Academic journal article Education Next

Luck of the Draw: Charter School Lottery Brings Joy and Heartbreak

Academic journal article Education Next

Luck of the Draw: Charter School Lottery Brings Joy and Heartbreak

Article excerpt

The Lottery (2010)

Directed by Madeleine Sackler

As reviewed by Mark Bauerlein

Charter schools don't play by union rules. So when Harlem Success Academy, a charter group in New York, proposed to take over P.S. 194's building after the school was shut down for poor performance, the United Federation of Teachers (UFT) and the New York Civil Liberties Union took the obvious step: they filed a lawsuit claiming that the state pressed forward without proper consultation with local school boards.

Such resistance has dogged the school choice movement for years, producing a fog of politics cleared all too rarely by moments of forthrightness. Clearing some of the fog is The Lottery, a new documentary film by Madeleine Sackler that tracks four families hoping to enroll their kids in one of the Harlem Success charter schools. During the film's 79 minutes, we watch UFT president Randi Weingarten on the Charlie Rose Show blurt out "No!" to Rose's assertion that only 10 of 55,000 tenured teachers in the New York City school system were fired the previous year. (The U.S. Dept. of Education counts, precisely, 10.) We witness ACORN workers armed with megaphones fill the sidewalk outside a charter school meeting protesting the very existence of charters in the community. We hear again how the average black 12th grader performs as well as the average white 8th grader. On and on.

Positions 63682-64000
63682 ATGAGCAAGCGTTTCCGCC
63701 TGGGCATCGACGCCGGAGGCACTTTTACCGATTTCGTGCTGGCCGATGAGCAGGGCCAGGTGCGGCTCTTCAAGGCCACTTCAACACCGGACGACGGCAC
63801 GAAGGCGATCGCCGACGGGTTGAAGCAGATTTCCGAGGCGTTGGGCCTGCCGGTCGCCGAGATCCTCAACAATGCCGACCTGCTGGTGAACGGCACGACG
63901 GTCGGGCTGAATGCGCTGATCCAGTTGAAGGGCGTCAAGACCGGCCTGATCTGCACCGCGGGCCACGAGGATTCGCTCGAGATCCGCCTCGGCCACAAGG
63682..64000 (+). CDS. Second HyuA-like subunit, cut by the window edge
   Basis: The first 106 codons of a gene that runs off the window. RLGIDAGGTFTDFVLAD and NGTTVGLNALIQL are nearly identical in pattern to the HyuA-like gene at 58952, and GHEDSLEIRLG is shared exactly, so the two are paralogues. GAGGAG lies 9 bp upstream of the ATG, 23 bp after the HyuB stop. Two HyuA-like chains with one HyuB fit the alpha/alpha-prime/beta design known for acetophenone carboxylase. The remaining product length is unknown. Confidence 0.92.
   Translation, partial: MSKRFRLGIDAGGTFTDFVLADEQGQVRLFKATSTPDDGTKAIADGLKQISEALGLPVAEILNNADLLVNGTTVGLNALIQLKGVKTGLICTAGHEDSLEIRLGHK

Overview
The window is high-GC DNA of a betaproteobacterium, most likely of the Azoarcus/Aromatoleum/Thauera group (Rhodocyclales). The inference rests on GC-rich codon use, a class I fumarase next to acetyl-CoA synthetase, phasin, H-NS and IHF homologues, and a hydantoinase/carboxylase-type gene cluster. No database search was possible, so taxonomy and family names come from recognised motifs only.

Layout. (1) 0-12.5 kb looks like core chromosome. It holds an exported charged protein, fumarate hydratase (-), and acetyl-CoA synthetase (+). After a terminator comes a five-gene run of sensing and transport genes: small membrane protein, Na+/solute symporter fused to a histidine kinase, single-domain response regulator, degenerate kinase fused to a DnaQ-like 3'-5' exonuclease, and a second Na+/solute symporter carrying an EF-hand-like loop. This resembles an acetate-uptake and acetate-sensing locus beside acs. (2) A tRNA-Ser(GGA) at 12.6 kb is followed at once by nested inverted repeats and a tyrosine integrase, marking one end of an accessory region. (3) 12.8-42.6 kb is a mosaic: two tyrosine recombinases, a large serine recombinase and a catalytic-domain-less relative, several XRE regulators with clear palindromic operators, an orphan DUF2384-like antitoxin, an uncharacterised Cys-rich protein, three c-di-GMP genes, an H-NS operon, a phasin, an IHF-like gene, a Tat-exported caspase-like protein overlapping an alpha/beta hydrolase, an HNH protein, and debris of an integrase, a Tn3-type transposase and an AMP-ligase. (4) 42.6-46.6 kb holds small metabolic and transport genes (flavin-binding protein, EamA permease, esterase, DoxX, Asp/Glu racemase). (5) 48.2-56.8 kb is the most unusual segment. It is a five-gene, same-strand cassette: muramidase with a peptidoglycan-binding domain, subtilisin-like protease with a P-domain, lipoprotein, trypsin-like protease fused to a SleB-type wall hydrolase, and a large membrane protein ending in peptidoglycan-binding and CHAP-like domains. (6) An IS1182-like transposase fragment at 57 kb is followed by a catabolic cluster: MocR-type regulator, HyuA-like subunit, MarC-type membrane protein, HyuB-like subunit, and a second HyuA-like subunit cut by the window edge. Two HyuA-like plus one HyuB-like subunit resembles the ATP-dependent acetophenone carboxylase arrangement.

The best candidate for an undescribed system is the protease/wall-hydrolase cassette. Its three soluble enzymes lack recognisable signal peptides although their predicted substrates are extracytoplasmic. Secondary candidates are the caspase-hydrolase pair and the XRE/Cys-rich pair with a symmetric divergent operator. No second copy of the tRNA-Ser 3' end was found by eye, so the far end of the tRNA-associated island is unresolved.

These familiar facts and events form a galling and sad backdrop for the real story of the film, parents desperate to find a better school. For them, it means a route away from poverty and despair, even prison. "I just want my daughter to have the best in life," signs a deaf mother who dropped out of high school to help her grandmother. One father sits in a cell serving 25 to life. Tears in his eyes, he moans that if only someone had entered his life early on and steered him toward college, or had just given him some faith in his own intellect, he wouldn't be there.

Harlem Success teachers do just that. …

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